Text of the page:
Enfolding and Unfolding: Geometric Abstraction in Motion
Curated by: Sanna Almajedi
Artists: Himat Mohammed Ali, Ghassan Ghaib, Samia Halaby and her Kinetic Painting Group (Kevin Nathaniel Hylton and Hasan Bakr)
Location: Pfizer Building, 630 Flushing Avenue, Brooklyn, NY 11206
Opening reception: Friday, April 21, 2017, 6-9 pm, with a performance by the Kinetic Painting Group
Exhibition dates: April 21-May 14, 2017
To schedule an appointment to view the exhibition, please contact Sanna Almajedi at firstname.lastname@example.org .
MA Curatorial Practice at the School of Visual Arts is pleased to present Enfolding and Unfolding, curated by Sanna Almajedi. The exhibition explores the ways in which arabesque art and Islamic geometric art have influenced three contemporary artists originally from Baghdad, Jerusalem and Kirkuk, all engaged with architectural concerns at the same time that the fluidity of their varied approaches rejects the stereotypes of regional ghettoization.
In the mid 1980s, Samia Halaby began coding software that she calls “Kinetic Paintings.” This software use the rainbow colors of the classic Commodore Amiga personal computer to create geometric forms that move in and out of each other. Their harmonious dance is seen on the interface of the screen, but the underlying structure is the coding process. Similarly, the classic star pattern that covers the walls of mosques is based on a mathematical algorithm that allows it to expand eternally. In both cases, what we see is the skin of the information that forms the basis of the structure. Ghassan Ghaib also uses math to construct his geometrical structures and allow them movement. His work, Out of Place, is a cubical structure made out of eight smaller cubes. This structure unfolds into new geometrical shapes as one moves and twists it, continuously creating a renewed vision of the object while the components remain. Himat Mohammed Ali interprets movement differently. He creates vivid paintings and drawings that resemble arabesque art. He cuts up these artworks into geometrical pieces and combines them into new randomly organized collages. In his work Letters to Ishtar, Himat commissioned the poets Adonis, Mohammed Bennis, Michel Butor, Qassim Haddad, Bernard Noel, Abdel Monem Ramadan and Saadi Yousif to create poetry on the subject of Ishtar, the ancient Mesopotamian goddess of war and love. This work is somewhere between a tribute and a testament to the ongoing destruction of cultural heritage following the invasion of Iraq in 2003. The work serves as a new document of the events, referencing how much of the archive was lost, damaged, looted and burned together with the artifacts. Himat translates the poems that are already available in English, Arabic and French into visual art, using his collage technique that interrupts swirling patterns with harsh geometrical cuts re-pasted onto the surface.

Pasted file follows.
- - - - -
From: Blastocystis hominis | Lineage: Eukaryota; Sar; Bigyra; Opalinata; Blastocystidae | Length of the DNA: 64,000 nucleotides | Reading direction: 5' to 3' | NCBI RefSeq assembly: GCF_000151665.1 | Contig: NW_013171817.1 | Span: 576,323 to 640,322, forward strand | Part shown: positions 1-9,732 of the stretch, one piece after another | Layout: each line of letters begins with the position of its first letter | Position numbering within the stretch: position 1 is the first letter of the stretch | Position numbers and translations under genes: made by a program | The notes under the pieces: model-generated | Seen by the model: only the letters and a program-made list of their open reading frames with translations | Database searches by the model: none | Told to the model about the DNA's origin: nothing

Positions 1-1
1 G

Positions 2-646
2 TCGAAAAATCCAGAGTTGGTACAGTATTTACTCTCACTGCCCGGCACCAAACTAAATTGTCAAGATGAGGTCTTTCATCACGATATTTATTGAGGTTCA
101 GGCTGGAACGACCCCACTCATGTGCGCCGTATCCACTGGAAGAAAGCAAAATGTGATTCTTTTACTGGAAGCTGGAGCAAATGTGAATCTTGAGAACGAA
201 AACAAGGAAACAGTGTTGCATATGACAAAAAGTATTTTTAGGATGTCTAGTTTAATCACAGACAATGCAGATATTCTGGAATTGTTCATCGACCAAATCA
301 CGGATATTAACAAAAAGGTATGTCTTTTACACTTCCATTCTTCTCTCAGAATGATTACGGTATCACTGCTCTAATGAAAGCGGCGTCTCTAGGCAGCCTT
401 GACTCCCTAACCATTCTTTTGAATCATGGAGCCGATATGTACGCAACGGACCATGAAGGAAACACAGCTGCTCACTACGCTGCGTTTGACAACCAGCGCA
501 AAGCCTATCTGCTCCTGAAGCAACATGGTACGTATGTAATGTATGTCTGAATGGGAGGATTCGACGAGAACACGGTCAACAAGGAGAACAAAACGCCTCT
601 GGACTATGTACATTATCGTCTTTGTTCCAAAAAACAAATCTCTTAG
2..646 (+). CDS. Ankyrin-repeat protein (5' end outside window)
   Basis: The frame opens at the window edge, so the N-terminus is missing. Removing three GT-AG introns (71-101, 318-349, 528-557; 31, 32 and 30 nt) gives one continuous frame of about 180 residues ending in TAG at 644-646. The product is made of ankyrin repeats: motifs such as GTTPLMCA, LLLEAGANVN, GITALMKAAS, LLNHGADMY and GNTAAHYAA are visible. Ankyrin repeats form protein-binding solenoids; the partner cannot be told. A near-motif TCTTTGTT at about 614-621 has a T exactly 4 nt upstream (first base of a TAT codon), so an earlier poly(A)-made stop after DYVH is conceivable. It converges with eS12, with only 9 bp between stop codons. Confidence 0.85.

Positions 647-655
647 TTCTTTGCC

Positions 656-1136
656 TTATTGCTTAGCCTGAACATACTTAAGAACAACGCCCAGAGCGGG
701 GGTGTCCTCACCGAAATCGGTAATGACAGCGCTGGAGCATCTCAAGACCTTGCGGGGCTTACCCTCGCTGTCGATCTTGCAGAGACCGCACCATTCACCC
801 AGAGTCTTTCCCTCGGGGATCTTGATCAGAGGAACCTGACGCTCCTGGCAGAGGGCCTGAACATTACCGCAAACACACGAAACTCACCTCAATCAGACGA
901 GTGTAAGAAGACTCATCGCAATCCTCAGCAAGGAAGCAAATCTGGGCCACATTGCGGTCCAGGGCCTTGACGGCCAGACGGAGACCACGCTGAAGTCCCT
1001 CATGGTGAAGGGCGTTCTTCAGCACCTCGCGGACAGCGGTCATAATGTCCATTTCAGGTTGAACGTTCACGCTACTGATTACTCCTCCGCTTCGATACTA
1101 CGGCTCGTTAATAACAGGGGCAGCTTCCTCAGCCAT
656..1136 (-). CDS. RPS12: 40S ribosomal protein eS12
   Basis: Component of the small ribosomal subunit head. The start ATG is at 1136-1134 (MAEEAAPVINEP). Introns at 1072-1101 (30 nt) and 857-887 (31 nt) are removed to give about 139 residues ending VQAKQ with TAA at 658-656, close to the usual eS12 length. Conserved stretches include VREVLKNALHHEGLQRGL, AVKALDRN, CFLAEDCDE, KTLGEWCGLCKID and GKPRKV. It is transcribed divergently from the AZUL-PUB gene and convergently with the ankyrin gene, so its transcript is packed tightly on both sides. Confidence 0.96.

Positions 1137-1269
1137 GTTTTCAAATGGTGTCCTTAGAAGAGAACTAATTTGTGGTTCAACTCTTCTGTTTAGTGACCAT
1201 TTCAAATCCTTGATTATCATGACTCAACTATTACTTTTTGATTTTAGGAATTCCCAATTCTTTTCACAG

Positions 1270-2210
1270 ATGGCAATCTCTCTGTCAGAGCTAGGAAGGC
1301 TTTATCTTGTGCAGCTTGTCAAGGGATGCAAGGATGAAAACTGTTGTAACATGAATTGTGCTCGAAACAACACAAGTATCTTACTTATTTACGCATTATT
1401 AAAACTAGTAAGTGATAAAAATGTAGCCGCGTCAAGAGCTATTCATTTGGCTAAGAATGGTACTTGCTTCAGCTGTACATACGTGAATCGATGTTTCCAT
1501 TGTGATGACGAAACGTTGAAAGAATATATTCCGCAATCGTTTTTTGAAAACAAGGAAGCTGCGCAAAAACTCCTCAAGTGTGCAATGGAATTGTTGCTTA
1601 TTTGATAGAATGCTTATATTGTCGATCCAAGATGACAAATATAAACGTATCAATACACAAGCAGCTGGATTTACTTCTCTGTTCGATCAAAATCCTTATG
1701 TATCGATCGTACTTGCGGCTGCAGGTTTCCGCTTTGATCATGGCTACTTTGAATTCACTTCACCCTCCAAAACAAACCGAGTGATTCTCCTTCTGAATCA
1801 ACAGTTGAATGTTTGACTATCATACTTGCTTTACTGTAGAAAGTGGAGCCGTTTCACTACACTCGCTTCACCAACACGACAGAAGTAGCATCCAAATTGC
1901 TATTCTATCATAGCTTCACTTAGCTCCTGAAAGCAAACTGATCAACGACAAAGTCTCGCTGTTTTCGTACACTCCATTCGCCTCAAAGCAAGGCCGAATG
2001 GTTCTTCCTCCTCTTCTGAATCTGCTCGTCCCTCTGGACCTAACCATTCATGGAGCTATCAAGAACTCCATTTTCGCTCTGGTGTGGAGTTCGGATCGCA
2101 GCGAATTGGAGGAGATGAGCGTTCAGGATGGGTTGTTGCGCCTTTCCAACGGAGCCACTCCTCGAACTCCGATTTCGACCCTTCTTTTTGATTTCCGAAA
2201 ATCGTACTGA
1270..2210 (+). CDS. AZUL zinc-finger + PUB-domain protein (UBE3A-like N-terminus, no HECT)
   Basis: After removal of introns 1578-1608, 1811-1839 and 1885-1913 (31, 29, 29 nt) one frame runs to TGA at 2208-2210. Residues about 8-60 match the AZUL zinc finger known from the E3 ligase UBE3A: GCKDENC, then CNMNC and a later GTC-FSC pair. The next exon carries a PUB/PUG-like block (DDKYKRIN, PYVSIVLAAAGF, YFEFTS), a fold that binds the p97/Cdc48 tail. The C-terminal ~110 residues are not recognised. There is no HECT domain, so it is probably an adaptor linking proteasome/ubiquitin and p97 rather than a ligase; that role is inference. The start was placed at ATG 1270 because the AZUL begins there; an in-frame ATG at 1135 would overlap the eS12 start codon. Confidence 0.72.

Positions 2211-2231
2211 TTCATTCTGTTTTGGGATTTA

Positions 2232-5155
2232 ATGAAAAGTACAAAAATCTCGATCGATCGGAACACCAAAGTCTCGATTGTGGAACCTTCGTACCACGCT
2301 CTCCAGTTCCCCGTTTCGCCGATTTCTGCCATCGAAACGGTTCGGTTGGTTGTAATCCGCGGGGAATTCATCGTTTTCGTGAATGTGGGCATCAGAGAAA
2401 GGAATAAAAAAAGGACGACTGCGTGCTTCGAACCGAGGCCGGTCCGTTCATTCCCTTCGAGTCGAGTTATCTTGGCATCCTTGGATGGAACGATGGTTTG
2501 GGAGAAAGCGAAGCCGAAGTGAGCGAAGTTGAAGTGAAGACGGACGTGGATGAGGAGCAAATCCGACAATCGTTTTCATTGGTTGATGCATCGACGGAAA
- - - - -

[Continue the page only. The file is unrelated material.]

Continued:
Image credit: Samia Halaby, screenshot from Brass Woman, 1995, image courtesy of the artist.